Unfortunately, for all that I read widely and am curious about everything, I don't know enough about the details of the times and places he is describing to know whether he is accurately representing his sources, much less whether he's leaving anything substantial out that would undermine his thesis. His thesis is wondrously straightforward: this whole gold standard thing originally happened because of a string of weird errors that cascaded as people scrambled to adapt to important trading partners and world powers successively switching from a de facto bimetallic money system (with paper) to a de jure single metal system (with paper). How to adapt was hotly debated, and the details of the exchange settled upon, and the mechanism of implementing exchange were more important than the words "gold standard" would suggest. And the _reasons_ for adapting were all the usual political suspects: improving access to foreign capital for domestic infrastructure improvements, being able to import weapons, being able to export competitively and, in Argentina's case, managing the need to convince Europeans to immigrate.
It was also interesting to think about the idea that advocates of a return not only to a "gold standard" didn't just want the exchange mechanism: they wanted to return to the prewar rate in part because they _wanted_ deflation. I'd been seeing a lot of references lately to liquidationist ideas; this provided a taste of context.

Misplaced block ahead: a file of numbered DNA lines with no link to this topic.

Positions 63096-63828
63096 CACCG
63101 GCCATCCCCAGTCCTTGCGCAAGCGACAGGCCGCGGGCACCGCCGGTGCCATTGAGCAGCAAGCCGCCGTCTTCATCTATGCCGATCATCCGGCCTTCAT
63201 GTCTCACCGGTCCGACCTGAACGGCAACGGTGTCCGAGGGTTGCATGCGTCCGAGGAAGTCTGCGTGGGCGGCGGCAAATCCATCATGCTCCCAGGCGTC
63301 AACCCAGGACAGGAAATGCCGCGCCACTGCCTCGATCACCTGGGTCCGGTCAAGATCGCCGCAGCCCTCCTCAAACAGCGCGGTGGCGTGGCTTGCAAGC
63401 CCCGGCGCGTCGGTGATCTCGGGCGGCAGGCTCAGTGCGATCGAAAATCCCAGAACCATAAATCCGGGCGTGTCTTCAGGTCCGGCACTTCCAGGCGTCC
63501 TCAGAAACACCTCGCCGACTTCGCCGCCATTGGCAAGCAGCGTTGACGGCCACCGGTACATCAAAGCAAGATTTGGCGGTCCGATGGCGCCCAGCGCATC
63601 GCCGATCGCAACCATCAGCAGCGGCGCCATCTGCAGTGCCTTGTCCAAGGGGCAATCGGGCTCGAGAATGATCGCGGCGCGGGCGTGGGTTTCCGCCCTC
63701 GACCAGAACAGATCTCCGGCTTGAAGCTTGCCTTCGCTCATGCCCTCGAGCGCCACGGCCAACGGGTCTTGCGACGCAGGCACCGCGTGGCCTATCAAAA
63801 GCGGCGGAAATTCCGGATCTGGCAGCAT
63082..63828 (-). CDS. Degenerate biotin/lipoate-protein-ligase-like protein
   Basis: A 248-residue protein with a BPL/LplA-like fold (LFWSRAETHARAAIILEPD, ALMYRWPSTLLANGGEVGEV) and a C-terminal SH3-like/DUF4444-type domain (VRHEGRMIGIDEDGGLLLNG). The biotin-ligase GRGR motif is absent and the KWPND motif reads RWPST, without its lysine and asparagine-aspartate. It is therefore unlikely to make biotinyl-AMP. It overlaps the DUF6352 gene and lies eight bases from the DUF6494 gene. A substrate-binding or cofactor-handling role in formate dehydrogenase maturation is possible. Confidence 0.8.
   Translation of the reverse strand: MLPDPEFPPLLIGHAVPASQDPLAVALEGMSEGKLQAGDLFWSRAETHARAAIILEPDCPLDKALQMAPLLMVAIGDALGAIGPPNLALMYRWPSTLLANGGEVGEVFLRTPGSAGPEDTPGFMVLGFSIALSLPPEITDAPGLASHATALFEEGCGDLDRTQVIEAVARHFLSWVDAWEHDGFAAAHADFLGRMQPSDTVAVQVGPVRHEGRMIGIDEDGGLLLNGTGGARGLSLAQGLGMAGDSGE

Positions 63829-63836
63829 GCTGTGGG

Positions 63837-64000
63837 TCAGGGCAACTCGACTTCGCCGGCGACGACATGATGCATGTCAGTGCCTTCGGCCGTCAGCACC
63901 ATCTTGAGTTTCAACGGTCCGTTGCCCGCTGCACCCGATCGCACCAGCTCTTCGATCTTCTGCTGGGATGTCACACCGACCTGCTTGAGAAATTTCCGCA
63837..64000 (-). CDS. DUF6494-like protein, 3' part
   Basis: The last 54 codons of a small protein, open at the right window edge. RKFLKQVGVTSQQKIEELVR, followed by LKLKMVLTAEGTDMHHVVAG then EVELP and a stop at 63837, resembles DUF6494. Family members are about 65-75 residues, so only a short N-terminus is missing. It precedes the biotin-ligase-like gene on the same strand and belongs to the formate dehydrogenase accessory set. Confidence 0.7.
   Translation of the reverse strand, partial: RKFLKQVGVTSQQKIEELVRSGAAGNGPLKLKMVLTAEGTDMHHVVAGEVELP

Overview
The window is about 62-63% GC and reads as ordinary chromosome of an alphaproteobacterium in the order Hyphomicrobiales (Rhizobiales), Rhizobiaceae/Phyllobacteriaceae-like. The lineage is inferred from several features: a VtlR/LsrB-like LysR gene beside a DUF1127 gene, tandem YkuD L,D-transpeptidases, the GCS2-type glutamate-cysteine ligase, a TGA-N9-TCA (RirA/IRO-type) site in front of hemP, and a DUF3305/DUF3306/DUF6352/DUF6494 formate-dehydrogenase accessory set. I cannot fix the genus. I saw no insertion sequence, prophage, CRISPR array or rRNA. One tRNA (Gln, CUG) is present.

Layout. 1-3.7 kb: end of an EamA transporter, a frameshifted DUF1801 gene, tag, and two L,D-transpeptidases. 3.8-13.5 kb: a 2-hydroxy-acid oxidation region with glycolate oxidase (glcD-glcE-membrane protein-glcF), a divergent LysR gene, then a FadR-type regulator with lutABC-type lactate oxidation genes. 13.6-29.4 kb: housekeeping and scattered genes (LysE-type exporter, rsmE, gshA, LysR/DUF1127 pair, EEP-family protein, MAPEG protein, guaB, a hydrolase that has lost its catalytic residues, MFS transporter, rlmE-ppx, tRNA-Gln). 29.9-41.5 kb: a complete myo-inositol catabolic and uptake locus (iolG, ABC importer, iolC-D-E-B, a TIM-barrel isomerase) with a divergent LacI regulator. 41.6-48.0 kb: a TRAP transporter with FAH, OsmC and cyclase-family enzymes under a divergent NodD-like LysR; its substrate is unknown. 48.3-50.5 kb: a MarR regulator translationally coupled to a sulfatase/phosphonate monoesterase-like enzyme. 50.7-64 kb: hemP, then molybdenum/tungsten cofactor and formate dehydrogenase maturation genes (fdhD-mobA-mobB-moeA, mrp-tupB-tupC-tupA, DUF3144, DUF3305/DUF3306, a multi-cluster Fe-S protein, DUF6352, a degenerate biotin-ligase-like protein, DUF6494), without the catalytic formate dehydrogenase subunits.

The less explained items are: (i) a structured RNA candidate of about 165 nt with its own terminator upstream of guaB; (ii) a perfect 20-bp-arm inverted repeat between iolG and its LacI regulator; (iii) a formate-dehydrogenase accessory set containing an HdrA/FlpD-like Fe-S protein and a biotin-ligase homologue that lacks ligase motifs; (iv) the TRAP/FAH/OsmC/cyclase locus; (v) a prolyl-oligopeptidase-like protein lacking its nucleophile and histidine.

The author is an atypical academic, based on the author bio from the publisher website: "Steven Bryan is an attorney in Tokyo. He received his Ph.D. in history from Columbia University and his J.D. from Harvard Law School." This goes some way towards explaining his willingness to make such direct, political connections with the present, which is refreshing, but scholarly work produced outside the academy does not necessarily have the benefit of a lively discourse prior to publication; while his argument and ideas resonate for me, I retain some reservations as a result of my ignorance of the details of the times and places covered, and the author not being an active, professional historian in an academic setting.
I look forward to poking around in Columbia's catalog for more in this series, in hopes they've picked other academic work of similar quality. If not, I may just go buy the kindle edition of _Chimneys in the Desert_, because it's looking really tempting. . .
But I _really_ hope somebody has fixed (or will fix) the formatting problems in the kindle edition. They were a little distracting.
Another review of this book can be found at:
It focuses tightly on countries who are trying to maintain a depreciated currency so they can export more stuff. (Think: China) Here's a blog post from the author expanding on that parallel.